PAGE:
Scharnhorst

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German armoured cruiser Scharnhorst launched 22nd March 1906 and sunk 8th December 1914. The Scharnhorst armoured cruiser with its 17cm single turrets proved inadequate for the battlefleet at the beginning of World War I but proved useful on overseas stations. From 1911 Scharnhorst was stationed at Tsingtao, the German colony in China. Admiral Graf Spee's flagship of the East Asian Squadron fought at the German victory at the battle of Coronel but was finally sunk along with her sister ship the Gneisenau at the battle of the Falklands on 8th December 1914.

Displacement: 11,600 tons.  Speed: 22.5 knots.  Complement: 764.  Armament: eight 8.2 inch guns, six 5.9 inch guns, 18 3.4 inch guns, four 18 inch torpedo tubes.

Sister ship Gneisenau.

the German armoured cruiser Scharnhorst, sunk in the Falkland Islands. Photo inset is of Admiral Graf von Spee, whose flagship was the Scharnhorst.

At the outbreak of World War I, Germany's East Asiatic squadron, consisting of two large armoured cruisers and three light cruisers under the command of Vice Admiral Graf Spee, travelled from their base at Tsingtao in northern China, across the western Pacific to the coast of Chile. On 1st November they were intercepted off the Chilean port of Coronel by a British squadron where, enjoying a large advantage in firepower, the encounter ended with a resounding victory for Admiral Graf Spee. The British Admiralty reacted swiftly, dispatching a powerful naval force to the South Atlantic to confront the German squadron, and on 9th December battle commenced some 120 miles south west of the Falkland Islands. Outnumbered, outgunned, and outpaced by the British force, the Battle of the Falklands was over by nightfall. Von Spee and the entire crew of his flagship Scharnhorst perished, and with Leipzig, Nurnberg and Gneisenau also sunk, the East Asiatic Squadron was routed. Only Dresden escaped and when she was scuttled in Chilean waters four months later, the East Asiatic Squadron ceased to exist.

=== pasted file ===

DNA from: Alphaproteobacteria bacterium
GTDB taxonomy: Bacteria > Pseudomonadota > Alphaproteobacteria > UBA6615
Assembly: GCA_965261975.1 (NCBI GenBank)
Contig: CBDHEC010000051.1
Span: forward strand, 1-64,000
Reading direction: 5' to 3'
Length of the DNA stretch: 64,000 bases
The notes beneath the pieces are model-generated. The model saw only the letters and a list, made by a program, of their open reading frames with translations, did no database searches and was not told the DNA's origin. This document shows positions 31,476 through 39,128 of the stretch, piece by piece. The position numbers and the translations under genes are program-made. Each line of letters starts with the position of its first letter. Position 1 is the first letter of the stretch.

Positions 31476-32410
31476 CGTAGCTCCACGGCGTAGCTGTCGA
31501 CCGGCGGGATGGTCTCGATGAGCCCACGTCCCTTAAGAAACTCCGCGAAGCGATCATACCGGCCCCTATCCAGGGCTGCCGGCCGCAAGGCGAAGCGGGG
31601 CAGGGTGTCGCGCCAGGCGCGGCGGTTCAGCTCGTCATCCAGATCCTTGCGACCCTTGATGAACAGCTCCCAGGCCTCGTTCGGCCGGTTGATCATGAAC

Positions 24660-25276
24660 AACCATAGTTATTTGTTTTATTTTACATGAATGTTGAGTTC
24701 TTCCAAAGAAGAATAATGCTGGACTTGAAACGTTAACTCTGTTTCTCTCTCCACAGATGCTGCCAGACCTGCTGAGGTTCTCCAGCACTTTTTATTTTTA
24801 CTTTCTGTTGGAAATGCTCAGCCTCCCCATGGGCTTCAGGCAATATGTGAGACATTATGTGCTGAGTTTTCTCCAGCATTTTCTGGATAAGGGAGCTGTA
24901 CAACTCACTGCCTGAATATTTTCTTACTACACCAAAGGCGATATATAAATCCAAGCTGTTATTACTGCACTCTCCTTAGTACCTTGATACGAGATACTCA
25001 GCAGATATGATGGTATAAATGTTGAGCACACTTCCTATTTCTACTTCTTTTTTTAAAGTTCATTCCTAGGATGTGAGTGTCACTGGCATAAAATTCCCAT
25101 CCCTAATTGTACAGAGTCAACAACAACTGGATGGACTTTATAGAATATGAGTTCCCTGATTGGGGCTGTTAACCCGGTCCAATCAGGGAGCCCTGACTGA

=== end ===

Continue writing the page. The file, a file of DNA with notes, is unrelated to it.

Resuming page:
The British squadron under Admiral Sir Christopher Cradock consisted of two armoured cruisers HMS Goodhope and HMS Monmouth, light cruiser HMS Glasgow and an armed merchant cruiser. Both HMS Goodhope and HMS Monmouth were sunk, Admiral Cradock went down with his ship HMS Goodhope.

Extract from Navy and Army illustrated December 26th 1914.

SMS Scharnhorst

A reproduction of this original photo / photo-postcard size 10" x 7" approx available.  Order photograph here  ? Walker Archive. Order Code PGC015

SMS Scharnhorst